A Letter from the Pastor to Presbytery
"I Have A Dream," Part 4
May 20, 2010
The recently announced retirement of Justice John Paul Stevens from the United States Supreme Court elicited a retrospective on his career that jarred me with a fact that seems unthinkable today – his nomination by President Ford was confirmed by a Senate vote of 98-0. Now this happened at a time of considerable upheaval in Washington. Roe v. Wade had recently been decided, the Watergate scandal still cast a pall over Washington, and we were nursing fresh wounds from our defeat in Vietnam. These were not easy times. Yet senators were able to set aside party differences to elect a Supreme Court Justice with whom many disagreed politically.
What a difference a generation makes. It has become unimaginable that any Supreme Court nominee or any major program brought forward by a President could garner support from more than a minority of lawmakers on the other side of the aisle. Our world has been rapidly polarized, a phenomenon often construed in terms of the “red/blue” divide. We have been galvanized into partisanships that urge us to demonize those who see things differently from us.
The vision that shapes our ministry must be framed first of all by the situation in which we find ourselves, or else it is fantasy. Our world is broken and everyone is afraid of the “other.” We are living in a binary time, an “us vs. them” era on almost every issue imaginable. The fault lines have become canyons between parties that disagree vehemently on everything from offshore drilling to militarization to immigration to gun control to education to abortion to sexuality. And the sober truth is that these divisions cut at least as deeply through the heart of the church as of the larger society.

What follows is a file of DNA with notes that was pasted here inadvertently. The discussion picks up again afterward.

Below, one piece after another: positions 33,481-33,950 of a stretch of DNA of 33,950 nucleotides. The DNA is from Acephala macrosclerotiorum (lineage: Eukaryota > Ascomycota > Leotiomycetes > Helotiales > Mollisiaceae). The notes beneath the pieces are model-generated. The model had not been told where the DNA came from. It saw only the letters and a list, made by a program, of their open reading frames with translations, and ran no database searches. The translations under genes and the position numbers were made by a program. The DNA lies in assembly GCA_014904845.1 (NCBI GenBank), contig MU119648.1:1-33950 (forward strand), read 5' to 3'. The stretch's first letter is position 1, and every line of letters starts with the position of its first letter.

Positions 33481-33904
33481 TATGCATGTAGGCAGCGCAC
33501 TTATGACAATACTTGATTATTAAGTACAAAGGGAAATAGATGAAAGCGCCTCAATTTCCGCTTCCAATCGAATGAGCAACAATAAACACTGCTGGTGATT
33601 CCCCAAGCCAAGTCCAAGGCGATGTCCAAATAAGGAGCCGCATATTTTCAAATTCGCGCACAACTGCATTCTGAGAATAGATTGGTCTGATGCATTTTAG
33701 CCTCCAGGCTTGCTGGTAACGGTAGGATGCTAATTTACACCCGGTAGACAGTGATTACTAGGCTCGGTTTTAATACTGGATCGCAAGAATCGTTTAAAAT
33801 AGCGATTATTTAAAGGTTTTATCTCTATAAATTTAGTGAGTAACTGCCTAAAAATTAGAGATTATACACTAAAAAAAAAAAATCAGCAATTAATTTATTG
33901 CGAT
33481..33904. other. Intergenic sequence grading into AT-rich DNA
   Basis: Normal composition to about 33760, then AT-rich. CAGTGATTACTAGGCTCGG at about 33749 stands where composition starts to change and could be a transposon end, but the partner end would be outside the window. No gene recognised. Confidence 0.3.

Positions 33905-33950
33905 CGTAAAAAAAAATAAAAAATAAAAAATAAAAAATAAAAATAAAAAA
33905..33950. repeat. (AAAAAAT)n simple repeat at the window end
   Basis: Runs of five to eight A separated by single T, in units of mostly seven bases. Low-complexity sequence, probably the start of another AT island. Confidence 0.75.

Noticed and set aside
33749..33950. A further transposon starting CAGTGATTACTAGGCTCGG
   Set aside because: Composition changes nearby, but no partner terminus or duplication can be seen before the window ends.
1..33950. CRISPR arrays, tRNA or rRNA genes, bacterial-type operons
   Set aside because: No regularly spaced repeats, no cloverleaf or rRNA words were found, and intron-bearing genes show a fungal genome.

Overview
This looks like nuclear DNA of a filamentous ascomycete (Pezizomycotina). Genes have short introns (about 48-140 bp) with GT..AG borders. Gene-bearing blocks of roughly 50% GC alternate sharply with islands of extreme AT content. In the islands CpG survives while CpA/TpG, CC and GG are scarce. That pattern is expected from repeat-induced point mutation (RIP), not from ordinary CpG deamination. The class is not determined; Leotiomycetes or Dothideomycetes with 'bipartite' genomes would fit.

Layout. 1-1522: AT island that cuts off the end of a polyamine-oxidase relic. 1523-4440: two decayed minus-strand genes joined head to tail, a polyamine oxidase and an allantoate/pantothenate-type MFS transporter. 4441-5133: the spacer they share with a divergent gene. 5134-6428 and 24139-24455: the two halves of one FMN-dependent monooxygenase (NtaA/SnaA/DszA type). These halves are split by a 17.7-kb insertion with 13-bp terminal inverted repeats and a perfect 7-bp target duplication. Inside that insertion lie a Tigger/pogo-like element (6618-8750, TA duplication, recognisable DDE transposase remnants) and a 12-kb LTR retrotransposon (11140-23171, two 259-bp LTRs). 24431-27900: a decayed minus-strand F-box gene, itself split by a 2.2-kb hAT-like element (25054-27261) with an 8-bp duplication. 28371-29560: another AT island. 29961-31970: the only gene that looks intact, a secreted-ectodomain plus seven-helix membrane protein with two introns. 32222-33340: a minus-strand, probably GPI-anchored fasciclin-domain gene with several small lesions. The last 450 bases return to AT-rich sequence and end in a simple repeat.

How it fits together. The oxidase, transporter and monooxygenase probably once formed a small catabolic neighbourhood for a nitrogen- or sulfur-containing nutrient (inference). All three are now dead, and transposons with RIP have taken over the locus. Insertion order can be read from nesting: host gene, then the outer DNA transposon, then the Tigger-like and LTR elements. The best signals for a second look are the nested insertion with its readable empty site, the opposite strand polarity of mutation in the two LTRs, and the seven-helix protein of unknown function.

This week we celebrate Pentecost, an event that begins a new era of the Holy Spirit breaking into a deeply divided world to reunite what has been separated. Acts 2 is not the full story – the entire book of Acts plays out the impact of the Acts 2 experience. One of the most significant aftershocks occurs in Acts 10-11 when Peter witnesses a Pentecostal outpouring on uncircumcised Gentiles, and the church is forced to conclude that if God pours out the Spirit on people across even a most ancient divide, we have no choice but to embrace them.
The lectionary for Pentecost pairs Acts 2 with Genesis 11, another foreign tongues story. In the story of Babel, God curses unholy human alliances by making it impossible for peoples to communicate, thus dispersing them to fulfill the divine command to fill the earth. This story teaches us that from time immemorial human affinity groups have been at odds with one another. Pentecost takes on the world on its own terms – everyone has a different language, a different way of perceiving and engaging their world – as God reaches out to everyone in their own languages with the one message that Jesus is Lord.
Our vision begins with frank acknowledgment that the world is fundamentally broken. But unlike so-called “realists” whose vision field is limited to things-as-they-are, we have been infected with hope that this brokenness is not the final word. God is making all things new; Pentecost is one of the surest signs of that new world breaking in. And so my vision for our presbytery begins with frank acknowledgment of the world’s plight, with words from our church’s Brief Statement of Faith: “In a broken and fearful world.…” But it doesn’t end there.
In Pentecostal hope,
The Rev. Dr. Sheldon W. Sorge, Pastor to Presbytery
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